"With that I heard a loud voice from the throne say: “Look! The tent of God is with mankind, and he will reside with them, and they will be his people. And God himself will be with them. And he will wipe out every tear from their eyes, and death will be no more, neither will mourning nor outcry nor pain be anymore. The former things have passed away.”
These bad times, the "former things," will pass, God promises it, and he never lies. This article explains God's promises in the bible about when natural disasters will be a thing of the past earth wide. I hope it brings you as much comfort as it did me.
Most of all, though, I just want to say Thank You to everyone who took it upon themselves to get involved, to show kindness to those who had lost so much. Thank you.
What is continuous shooting mode, and why should you always keep your camera set there? Because taking just one shot is a recipe for disaster. Why?
I was recently watching a photographer shooting an event and I noticed something that really concerned me.
There were several group shots, and as each group was assembled the photographer went 'click' one time, and then the groups moved on and the next one assembled. One click... Yikes. That's leaving a lot to chance.
Sure enough, when the proofs came back, the family pictures left something to be desired. Not only were they distorted by a bad choice in focal length, but there were several awkward poses.
How many times have you taken a picture of a group and everyone's eyes and attention were where they were supposed to be?
There's the guy flirting with someone across the room, eyes-closed kid, the idiot who thinks he's hilarious flipping off the camera or doing bunny ears behind someone else's head, the blur, or cousin Dwight with his finger up his nose, again.
And then there are your mistakes.
Can a photographer always catch all the details by chimping?
No. The 3 inch view screen on the back of the camera can really fool you. I've thought 'got it' when I was feeling rushed and it never ever fails that when I get home and get the pictures uploaded that I have a serious heart-sinking oh-no moment when I see the details I missed, like someone just slightly out of focus. Sigh.
Don't get in a hurry!
Take. More. Than. One. Picture.
Always use the 'continuous shooting' mode when taking pictures.
Whether they're group shots, action shots, or still portraits. Most digital cameras have this capability now, even phones.
The camera won't take multiple pictures every time you hit the shutter button if you have a light touch (you do, right?) but when you want more you can. I just leave my camera set there, because there is never enough time to switch when you're in the moment.
Machine gunning exposures like paparazzi can catch the fleeting expressions of a child or pet, or just get a shot of a group with everyone's eyes open and no one's tongue out or finger up.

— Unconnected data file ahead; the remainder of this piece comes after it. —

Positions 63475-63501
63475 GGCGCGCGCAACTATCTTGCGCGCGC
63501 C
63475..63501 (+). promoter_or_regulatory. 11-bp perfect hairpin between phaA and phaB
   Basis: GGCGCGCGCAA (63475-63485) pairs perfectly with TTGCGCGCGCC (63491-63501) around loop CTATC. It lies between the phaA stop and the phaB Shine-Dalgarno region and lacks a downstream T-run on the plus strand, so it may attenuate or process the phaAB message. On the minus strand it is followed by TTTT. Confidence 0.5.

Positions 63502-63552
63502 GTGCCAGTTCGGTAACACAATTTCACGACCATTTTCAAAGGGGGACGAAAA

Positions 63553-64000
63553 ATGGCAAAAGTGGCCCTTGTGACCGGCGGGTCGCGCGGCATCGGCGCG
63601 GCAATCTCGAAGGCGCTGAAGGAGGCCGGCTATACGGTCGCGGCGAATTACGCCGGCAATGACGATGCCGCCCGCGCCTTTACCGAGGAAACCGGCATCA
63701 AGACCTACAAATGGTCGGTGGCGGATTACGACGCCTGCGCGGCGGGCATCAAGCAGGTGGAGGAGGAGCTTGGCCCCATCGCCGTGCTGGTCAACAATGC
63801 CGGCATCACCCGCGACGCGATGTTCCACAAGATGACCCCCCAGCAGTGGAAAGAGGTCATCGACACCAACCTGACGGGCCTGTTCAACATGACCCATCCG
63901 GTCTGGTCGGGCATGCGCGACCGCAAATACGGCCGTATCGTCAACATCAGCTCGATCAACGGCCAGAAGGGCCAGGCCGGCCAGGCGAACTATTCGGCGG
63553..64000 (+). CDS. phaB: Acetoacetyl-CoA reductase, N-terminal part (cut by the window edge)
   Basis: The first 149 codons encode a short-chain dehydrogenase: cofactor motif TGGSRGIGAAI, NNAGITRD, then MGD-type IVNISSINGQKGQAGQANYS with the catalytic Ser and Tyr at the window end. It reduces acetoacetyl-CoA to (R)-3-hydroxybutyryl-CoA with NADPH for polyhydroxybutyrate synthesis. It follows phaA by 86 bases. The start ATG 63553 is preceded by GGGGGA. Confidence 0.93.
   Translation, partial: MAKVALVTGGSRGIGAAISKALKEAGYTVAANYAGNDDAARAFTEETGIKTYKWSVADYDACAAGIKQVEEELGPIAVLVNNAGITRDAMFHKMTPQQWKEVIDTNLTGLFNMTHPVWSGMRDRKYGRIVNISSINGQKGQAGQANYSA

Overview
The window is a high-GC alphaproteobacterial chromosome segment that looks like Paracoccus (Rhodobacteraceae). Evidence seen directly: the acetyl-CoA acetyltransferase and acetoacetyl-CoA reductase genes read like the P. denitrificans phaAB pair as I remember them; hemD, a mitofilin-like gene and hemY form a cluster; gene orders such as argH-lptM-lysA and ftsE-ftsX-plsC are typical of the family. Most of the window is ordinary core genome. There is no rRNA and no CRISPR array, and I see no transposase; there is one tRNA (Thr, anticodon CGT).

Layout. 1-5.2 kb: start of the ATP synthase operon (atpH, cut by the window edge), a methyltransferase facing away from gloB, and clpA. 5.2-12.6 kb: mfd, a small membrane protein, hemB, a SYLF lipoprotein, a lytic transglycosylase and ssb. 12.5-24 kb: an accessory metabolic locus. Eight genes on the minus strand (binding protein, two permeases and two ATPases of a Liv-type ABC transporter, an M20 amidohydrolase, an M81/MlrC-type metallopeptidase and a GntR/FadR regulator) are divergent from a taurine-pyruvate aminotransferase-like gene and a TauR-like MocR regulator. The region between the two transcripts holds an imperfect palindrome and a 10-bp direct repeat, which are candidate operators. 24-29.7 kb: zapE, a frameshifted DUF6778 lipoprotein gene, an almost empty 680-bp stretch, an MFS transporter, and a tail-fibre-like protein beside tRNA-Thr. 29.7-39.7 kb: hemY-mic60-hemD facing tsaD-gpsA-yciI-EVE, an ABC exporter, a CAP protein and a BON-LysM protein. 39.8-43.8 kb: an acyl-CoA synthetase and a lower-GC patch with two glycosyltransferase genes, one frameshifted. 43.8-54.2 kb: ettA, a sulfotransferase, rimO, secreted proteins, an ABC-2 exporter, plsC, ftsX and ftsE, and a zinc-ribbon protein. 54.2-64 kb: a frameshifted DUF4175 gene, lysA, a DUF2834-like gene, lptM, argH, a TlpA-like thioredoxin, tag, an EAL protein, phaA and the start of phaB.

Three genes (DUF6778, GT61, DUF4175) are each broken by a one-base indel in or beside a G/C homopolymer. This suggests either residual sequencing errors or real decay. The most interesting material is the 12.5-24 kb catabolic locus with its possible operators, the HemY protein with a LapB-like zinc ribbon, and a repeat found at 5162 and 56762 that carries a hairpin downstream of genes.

There's also a psych factor. Once people hear the first click of the camera they tend to relax, and you get some nice natural expressions for portraits. Sometimes the second or third picture in a series will be less blurry if you tend to have shaky hands or are in low light.
You may also get some unexpected expressions in shooting a series, like my son channeling his inner Grumpy Cat.
The whole point is to make things easier on yourself, and to catch the memories you want.
If I wouldn't have been on 'continuous shooting' I never would have caught this expression, have the fun of teasing him about it, or have my younger son tell me, "Yeah, that's how he looks when he's really going to throw it hard. I always know I'd better brace myself when I see that face."
Have fun, catch the moment.
All of the work and worry came to beautiful fruition Sunday, when my son and the girl of his dreams were wed.
Congratulations, Luke and Ellie! Thank you for letting your family and friends be a part of one of the most important days of your life.
I shot this with a nice compact 50mm 1.8 lens, no flash. I had my ISO cranked, which makes for some grainyness, but I didn't want to carry a big flash and camera in my purse. And carrying my 'jurassic bag' wasn't an option with my mother-of-the-groom formalware on. I'm still recovering from my bling shoes! LOL
You can see the 'real' photographer crouched on the other side of the happy couple getting the mirror image of the same pose. She is an amazing person who we called on very short notice because the first photographer we hired got the stomach flu. The very morning of the wedding the maid of honor gave Denaje a panicked call and she flew to our rescue. She's our hero! You can find the DPB Photography page on facebook by clicking here. Thank you again, Denaje. 🙂
I also want to give a shout out to The Marysville Opera House, the gorgeous venue the bride's family found. It's a truly lovely historic building with a wonderful ambiance.